Image plane rendering can create opaque or transparent objects, but they are categorized to not take part in post-effects and hence are always added to non post-effect lists.

API UI Draw Manager

MUIDrawManager is the API interface for handling various UI drawing, and is available from various API interfaces. Both API as well as internal drawing can produce different drawables based on the class methods used.

For object override and render override drawing, the following general mapping occurs:


  • All items are added to the manipulator item list, except for 2D text which will be added to the on top list.

  • footPrintManip example: The Stretch Me! and Stretch Me 2D! text is drawn on top of the footprint locator (MPxDrawOverride) text (x-ray) and uiDrawManager (MPxDrawOverride ) sample text (transparent UI 2D).

Tool context drawing

  • All items will be added to the 2D or 3D overlay item list (see below).

UV Editor

  • 2d meshes that are used for drawing the background texture are added as items to the pre UI list.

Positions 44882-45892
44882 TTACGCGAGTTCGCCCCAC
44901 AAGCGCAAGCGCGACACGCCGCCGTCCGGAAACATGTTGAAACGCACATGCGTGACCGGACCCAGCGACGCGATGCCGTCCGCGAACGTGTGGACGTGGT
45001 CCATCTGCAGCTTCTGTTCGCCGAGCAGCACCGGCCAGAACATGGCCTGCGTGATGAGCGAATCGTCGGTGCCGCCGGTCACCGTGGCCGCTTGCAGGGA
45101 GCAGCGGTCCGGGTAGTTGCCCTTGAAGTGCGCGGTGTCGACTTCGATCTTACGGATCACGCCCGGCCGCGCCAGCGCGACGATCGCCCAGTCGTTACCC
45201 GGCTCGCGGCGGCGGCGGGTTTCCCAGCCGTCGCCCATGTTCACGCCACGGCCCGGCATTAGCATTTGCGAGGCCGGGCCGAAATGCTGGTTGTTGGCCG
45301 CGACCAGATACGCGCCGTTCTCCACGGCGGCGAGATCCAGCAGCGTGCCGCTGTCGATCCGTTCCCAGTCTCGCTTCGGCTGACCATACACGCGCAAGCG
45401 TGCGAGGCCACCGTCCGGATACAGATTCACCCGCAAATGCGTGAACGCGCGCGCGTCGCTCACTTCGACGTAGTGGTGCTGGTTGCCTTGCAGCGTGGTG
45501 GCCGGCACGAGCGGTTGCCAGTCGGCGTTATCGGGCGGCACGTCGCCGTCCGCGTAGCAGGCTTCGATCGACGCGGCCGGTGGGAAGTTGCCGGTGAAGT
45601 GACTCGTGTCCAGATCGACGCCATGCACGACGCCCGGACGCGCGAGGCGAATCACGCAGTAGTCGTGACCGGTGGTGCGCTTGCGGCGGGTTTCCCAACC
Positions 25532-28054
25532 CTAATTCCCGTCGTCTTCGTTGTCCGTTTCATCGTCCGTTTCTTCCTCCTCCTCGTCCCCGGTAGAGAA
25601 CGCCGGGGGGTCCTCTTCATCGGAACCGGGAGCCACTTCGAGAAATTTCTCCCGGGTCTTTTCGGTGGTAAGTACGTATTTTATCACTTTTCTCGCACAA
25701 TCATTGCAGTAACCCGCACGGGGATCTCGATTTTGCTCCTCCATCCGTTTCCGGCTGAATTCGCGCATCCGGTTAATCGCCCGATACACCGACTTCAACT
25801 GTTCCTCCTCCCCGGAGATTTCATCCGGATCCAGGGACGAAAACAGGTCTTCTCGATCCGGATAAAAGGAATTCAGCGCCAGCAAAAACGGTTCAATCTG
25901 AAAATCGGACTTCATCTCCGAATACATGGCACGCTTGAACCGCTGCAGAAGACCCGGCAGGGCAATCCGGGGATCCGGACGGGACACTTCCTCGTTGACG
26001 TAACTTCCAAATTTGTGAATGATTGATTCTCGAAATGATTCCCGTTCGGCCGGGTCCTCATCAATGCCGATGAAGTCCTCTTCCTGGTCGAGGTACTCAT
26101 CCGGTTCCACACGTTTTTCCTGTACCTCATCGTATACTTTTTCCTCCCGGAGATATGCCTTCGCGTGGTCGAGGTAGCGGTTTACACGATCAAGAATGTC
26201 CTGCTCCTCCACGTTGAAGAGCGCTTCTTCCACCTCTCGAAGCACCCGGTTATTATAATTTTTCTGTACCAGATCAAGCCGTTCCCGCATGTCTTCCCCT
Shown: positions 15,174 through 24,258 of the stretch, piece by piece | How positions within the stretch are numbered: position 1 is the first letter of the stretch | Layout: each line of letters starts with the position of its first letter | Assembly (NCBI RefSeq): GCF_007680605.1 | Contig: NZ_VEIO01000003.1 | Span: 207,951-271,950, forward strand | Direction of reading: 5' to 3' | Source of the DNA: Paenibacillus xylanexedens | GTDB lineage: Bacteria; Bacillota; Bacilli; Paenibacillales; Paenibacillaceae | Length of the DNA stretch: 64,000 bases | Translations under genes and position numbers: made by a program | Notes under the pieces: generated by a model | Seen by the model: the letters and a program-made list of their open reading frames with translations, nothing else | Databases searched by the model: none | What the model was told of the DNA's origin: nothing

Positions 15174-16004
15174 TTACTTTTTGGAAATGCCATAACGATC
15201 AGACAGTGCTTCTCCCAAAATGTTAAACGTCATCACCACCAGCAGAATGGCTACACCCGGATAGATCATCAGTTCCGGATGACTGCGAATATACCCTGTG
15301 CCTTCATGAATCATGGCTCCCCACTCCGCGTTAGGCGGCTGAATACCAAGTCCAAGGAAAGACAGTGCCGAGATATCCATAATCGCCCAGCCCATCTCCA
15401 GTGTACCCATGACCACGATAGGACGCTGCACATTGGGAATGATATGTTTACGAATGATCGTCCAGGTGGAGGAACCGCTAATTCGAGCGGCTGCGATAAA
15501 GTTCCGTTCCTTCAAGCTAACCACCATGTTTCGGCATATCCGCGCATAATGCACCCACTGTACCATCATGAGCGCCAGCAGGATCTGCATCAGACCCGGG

API Overlay Rendering

Tool context drawing all reside within the pipeline operations for drawing overlays. This means items are added to the 2D or 3D overlay lists. This applies for 3d viewports as well as the UV Editor. 3D scene elements are generally not redrawn when drawing overlays.

API UV Editor Rendering

The background texture rendering can be supplied by a shader override (MPxShaderOverride). In this case, the drawing is done via MUIDrawManager and is always drawn before any object UI, or 2D manipulators.

API Object Rendering


MPxDrawOverride drawing is, by default, categorized as an opaque render item, but never participates in any post effects, nor transparency, although it can participate in shadow map creation.

Developer kit example: rawFootPrintNode

  • 1 internally defined item is added to the opaque list

  • 1 item is added to the x-ray list (text via MUIDrawManager).